Korčula town in Croatia is a place I’ll always think of as a sanctuary; a place where I paused briefly to revive my spirits.
There have often been times during my travels where I’ve reached the point of exhaustion and needed to slow down; to stop and reflect and appreciate what I’ve seen and done over the previous days or months. And it’s in this way that I’ve discovered some really fascinating and beautiful places. Mostly they’ve been tiny villages situated by the seaside, nestled in the mountains, hidden inside a fortress. But even big cities have resonated with me because of their history, their artwork, their beauty.
This is the first in a series of blogs – snapshots of these wonderful places where I’ve lingered for much longer than necessary. They hold a special place in my heart.
Prior to arriving in Korčula, I’d spent time cycling and volunteering. First, I’d joined a friend for a 500km bike ride from Passau (Germany) to Vienna (Austria) alongside the Danube River, and then I’d volunteered at a brown bear refuge in the village of Kuterevo (also in Croatia), where we’d begun building a pathway in the mountains. By the end, I was exhausted. So I randomly picked one of the Croatia’s islands to spend four nights, resting and relaxing.
Korčula town is an historic fortified settlement on the east coast of the island of Korčula in the Adriatic Sea. Its most interesting buildings include the Cathedral of St Mark, a Romanesque-Gothic building dating from 1301–1806, which is prominent at the highest point of the town; and a 15th-century Franciscan monastery. The town is also known as the possible birth place of Marco Polo, the famous Venetian merchant who was born around 1254.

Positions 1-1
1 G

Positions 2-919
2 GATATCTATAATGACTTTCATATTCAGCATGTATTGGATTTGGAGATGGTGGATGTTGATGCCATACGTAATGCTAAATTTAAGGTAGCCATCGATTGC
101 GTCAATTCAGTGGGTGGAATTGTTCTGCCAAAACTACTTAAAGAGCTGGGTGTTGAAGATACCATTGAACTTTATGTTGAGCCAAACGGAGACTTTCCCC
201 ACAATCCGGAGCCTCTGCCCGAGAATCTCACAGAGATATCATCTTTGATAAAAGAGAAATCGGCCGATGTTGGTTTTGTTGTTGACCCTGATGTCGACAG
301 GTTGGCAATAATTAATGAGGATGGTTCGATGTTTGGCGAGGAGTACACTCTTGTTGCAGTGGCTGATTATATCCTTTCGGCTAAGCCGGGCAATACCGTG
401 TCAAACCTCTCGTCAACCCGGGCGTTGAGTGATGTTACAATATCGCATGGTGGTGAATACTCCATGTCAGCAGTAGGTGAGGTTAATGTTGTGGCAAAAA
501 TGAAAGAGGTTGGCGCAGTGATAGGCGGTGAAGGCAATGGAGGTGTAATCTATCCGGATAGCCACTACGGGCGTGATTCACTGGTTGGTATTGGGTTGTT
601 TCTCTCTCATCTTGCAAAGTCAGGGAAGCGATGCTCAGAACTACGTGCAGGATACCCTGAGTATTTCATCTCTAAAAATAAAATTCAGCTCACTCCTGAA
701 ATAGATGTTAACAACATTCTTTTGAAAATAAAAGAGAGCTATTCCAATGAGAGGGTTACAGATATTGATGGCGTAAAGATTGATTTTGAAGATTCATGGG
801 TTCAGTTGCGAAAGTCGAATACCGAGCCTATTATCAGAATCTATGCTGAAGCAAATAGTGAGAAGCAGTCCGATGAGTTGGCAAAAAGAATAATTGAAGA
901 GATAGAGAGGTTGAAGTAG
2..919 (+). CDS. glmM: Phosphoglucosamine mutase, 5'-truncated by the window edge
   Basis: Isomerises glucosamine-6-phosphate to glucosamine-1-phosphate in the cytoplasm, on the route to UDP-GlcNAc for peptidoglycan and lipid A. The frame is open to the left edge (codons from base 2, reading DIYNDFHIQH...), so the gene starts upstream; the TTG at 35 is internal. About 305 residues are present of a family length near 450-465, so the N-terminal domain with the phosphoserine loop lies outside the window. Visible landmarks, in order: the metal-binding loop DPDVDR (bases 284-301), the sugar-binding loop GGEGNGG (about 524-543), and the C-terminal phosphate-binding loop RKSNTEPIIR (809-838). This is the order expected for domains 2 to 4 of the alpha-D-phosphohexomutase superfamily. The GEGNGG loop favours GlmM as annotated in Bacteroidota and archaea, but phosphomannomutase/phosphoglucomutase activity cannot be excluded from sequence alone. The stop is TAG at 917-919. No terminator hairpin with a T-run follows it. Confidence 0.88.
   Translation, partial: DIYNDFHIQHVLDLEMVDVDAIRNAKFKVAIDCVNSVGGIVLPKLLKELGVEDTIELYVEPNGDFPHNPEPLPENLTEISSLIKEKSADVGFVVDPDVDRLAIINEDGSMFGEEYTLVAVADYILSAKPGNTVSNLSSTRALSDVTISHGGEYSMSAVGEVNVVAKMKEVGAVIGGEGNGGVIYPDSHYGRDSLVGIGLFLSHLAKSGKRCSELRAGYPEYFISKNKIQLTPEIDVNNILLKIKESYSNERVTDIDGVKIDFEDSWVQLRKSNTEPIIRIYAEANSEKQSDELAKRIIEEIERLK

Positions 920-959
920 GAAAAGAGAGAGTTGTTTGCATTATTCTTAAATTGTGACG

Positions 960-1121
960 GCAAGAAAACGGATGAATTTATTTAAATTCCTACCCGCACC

The town can easily be explored in half a day. In fact, cruise ships do drop passengers here for a few hours and that is all the time they get. But I settled into my cosy accommodation – in a laneway off the main street – and ventured out to explore in the early mornings and late afternoons, when the fierce summer heat was less intense.
I perched myself on one of the town’s fortified walls to read a book, or scribble some notes for an article I was writing, or gaze out to sea to watch the sailing boats skimming across the water. I also went swimming in the crystal clear waters of the Adriatic Sea and enjoyed copious servings of ice-cream. This was my idea of a perfect existence …
A lovely breeze flows through the town, which was deliberately achieved by the town planners. They arranged the streets in a herringbone fashion to allow a gentle breeze to circulate, while still protecting the buildings from strong coastal winds.
I really loved walking up and down all the narrow streets and stairways that lead to and from the town’s centre square, which sits at the highest point. There is only one street without steps and it’s known as the Street of Thoughts – apparently because a person can think freely without worrying about steps.
I took so many photographs of all the details in the laneways; beautiful arches, old doorways and windows, crumbling stones, engravings, quaint lamp-posts, and even a cat lazing in the sunshine. And, always, there were glimpses of the dazzlingly blue sea beyond the stone.
Do you have a favourite place that you’ve stumbled upon during your travels? Let me know about it in the comments below.